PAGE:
Palmer and Harvey commercial and sales managing director Martyn Ward says there is a great opportunity for forecourt retailers to cash in on snacking. “Forecourts are the snacking capital of the UK, as drivers are more likely to go for impulse purchases and pick up foods and drinks to consume right away,” he says. “Rising fuel prices mean that motorists are likely to visit the forecourt more often to refuel which means more opportunity to grow non-fuel purchases. This is why a lot of petrol stations should be focusing as much, if not more, attention on the shop than on the pumps.”

The research also revealed that petrol stations sell nearly twice as much chewing gum as convenience stores and 100% more 500ml bottles of soft drinks.

“Forecourts are often the local convenience store to those who live nearby, but the drive-through shopper/refueller is still their key market,” adds Ward. “Motorists want to snack, and petrol stations are more likely to succeed if they understand and cater to that market.”

Spar isn’t the only company to realise that snacking goes beyond bags of crisps and nuts and that retailers need to stock products that suit any time of the day. Reccently-rebranded direct-to-store distributor Kerryfresh has launched a new range of sandwiches and snacks to ensure retailers can offer everything their snack-hungry customers may crave.

Kerryfresh customer marketing controller Richard Tyler explains that retailers have the potential to do more for their customers from a snacking point of view. “Retailers can do more to improve their chilled snacking category and make it easy for customers to navigate it,” he says. “There is a great opportunity there, especially as chilled food to go has started outperforming total chilled. Retailers need to realise it’s more than just bagged snacks and that they can align a number of products, both chilled and ambient in a snacking offering.”

He says that the choice of chilled snacks is currently quite limited in the convenience channel. “Diversification is important within convenience, in fact it’s expected by customers now, so make sure your range has plenty of options that suit your customer base,” says Tyler. “If you provide an offering with plenty of options then customers will remain loyal to your store and perhaps even pay a little more for top quality products and a wide range.”

Tyler also urges retailers to make shoppers aware of the meal deal option that will include snacks. “A model to look at is the M Local system which has an ‘A-B-C’ approach that makes it very easy for the retailer to communicate to customers how the mechanism works and what is available in each tier of the offer,” he says. “But just start off with a sandwich and one other item to see how it works and if it will be successful in your store. Starting off small gives you a good entry point without too much risk or investment. And don’t forget to consider fruit as a snack. Kerryfresh has launched a handy range of fruit packs that provide an easy option for retailers to have a healty choice for their customers.”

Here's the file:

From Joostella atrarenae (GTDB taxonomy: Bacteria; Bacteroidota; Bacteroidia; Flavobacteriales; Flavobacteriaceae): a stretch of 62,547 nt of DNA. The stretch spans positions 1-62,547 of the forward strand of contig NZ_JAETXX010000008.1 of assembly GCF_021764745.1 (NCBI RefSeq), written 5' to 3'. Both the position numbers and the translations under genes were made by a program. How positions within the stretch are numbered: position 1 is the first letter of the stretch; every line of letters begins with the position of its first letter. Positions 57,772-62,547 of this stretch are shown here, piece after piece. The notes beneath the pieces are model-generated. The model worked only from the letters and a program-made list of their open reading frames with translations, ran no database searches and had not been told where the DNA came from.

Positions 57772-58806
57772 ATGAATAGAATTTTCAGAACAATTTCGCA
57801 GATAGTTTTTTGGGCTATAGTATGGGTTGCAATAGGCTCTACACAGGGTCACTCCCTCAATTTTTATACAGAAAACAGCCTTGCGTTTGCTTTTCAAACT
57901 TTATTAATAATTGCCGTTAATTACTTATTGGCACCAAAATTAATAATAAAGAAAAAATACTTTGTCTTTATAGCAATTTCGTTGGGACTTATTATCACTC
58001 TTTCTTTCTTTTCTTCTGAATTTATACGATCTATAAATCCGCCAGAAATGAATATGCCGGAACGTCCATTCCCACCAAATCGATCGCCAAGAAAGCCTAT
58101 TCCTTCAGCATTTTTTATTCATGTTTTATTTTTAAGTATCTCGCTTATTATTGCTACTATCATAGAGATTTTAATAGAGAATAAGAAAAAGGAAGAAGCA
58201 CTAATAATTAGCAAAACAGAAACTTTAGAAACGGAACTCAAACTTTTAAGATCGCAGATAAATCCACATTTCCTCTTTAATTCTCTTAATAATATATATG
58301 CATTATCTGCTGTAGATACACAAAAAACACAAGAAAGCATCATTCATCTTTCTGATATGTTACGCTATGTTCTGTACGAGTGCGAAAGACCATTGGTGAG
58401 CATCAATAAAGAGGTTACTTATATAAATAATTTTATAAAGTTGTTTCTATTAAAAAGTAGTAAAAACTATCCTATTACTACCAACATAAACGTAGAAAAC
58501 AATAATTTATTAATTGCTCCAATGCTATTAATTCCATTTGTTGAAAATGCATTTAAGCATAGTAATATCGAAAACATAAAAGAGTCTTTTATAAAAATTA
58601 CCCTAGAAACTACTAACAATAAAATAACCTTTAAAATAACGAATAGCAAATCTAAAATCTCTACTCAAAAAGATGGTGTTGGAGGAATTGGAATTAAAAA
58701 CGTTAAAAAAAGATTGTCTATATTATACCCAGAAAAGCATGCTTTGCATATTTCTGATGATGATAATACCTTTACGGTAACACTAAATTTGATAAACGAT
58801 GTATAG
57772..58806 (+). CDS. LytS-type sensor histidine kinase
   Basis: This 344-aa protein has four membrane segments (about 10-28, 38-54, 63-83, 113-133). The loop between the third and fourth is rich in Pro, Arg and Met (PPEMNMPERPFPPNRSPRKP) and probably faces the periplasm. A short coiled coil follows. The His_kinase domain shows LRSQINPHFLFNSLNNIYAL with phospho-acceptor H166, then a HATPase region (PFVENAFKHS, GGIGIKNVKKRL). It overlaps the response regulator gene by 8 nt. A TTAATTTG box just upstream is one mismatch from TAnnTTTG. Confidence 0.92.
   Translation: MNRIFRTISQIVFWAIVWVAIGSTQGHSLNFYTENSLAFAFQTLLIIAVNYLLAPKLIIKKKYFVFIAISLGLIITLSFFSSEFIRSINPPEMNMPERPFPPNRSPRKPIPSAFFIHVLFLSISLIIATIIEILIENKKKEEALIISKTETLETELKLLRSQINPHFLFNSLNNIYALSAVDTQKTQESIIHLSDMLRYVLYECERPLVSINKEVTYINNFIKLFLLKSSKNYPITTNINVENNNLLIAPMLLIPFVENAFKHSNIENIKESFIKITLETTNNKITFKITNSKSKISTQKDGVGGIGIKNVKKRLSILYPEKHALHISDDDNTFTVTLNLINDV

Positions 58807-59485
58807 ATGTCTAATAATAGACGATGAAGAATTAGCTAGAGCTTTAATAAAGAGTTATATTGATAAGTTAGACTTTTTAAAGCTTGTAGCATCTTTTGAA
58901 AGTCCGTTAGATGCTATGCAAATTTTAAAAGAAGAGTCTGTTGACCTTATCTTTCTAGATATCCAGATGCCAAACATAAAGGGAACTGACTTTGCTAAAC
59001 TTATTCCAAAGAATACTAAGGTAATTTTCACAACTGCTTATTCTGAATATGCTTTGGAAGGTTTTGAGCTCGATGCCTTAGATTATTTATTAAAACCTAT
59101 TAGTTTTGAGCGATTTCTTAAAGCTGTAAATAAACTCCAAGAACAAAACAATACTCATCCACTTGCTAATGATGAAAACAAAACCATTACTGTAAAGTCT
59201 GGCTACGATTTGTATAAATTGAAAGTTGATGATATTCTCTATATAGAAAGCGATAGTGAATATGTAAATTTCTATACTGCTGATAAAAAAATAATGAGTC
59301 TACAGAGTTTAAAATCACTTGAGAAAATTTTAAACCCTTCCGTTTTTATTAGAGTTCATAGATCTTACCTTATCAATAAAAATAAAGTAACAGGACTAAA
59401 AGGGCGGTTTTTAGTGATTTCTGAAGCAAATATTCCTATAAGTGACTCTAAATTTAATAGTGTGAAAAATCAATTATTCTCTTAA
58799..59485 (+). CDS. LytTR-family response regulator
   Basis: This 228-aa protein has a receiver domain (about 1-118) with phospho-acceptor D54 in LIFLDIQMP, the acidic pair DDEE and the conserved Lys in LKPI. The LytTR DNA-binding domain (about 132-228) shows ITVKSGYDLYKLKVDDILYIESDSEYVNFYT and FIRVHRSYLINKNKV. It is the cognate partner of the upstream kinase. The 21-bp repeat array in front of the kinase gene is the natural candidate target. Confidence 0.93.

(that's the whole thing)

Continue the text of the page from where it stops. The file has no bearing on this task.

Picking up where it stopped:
Ginsters has also changed its approach to snacking with a range refresh and extension, including an added focus on health. Increasing its range by 50%, the updated offering has been developed to respond to changing consumer demand, offering new formats and flavours to appeal to a broad range of tastes and occasions. The new range will include premium batch sandwiches, new flatbreads, plus new rolls and salads which have been introduced to cater for the increasing demand for healthier options. Ginsters’ salads range will included a Layered Westcountry Cheddar Salad, Coronation Chicken Rice Salad, Moroccan Chicken Cous Cous and Tuna Nicoise Salad.

Kepak also recently unveiled its ‘Hot, Quick and Tasty’ chilled snacking category approach, which aims to help retailers take better advantage of snacking missions by offering hot treats that can be prepared in store. Channel director Angela Daulby says that retailers can capitalise by stocking products that suit different snacking occasions. “Consumers shop at different times of the day for different purposes,” she says. “HIM CTP research showed that 79% of purchases in convenience outlets are made by shoppers on an ‘eat now’ mission, which, combined with our microwave stands, presents a huge opportunity for retailers.

“As well as ensuring that a range of hot, quick and tasty products are available and visible all day long, it’s important to offer customers a way of heating their snacks in store so they can eat them straightaway,” she adds.

The microwaveable option is one that is proving increasingly popular. Kerryfresh’s new range includes Taste Inc which is a 15-strong range of microwaveable snacks with an rrp of £1.99. Taste Inc commerical and marketing head Chris Wenham says that retailers need to be offering this option to consumers. “People lead busy, hectic lives and retailers need to make sure they are tapping into this, offering consumers a quick, easy and inexpensive snacking solution,” he says. “Micro-snacks are now seen as something that can be consumed across the day, offering a quick eating solution.”

Top of the pops

Once principally thought of as a treat at the cinema, popcorn is now one of the fastest growing impulse categories in terms of both sales and NPD. The sector has seen a value sales increase of 8% over the last year, with an accelerated growth of more than 12% in the opening months of 2013 (Nielsen 52wks to 2nd March 2013).

Toffee and sweet popcorn flavours continue to account for the majority share of sales in sub-category. However savoury isn’t too far behind and makes up 30% of the market and is adding more than £2.3m in value. Therefore it’s no suprise Butterkist has unveiled a new savoury popcorn range. Made using wholegrain corn, the range includes three flavours: sour cream & chive, sea salt & balsamic vinegar and barbecue variants.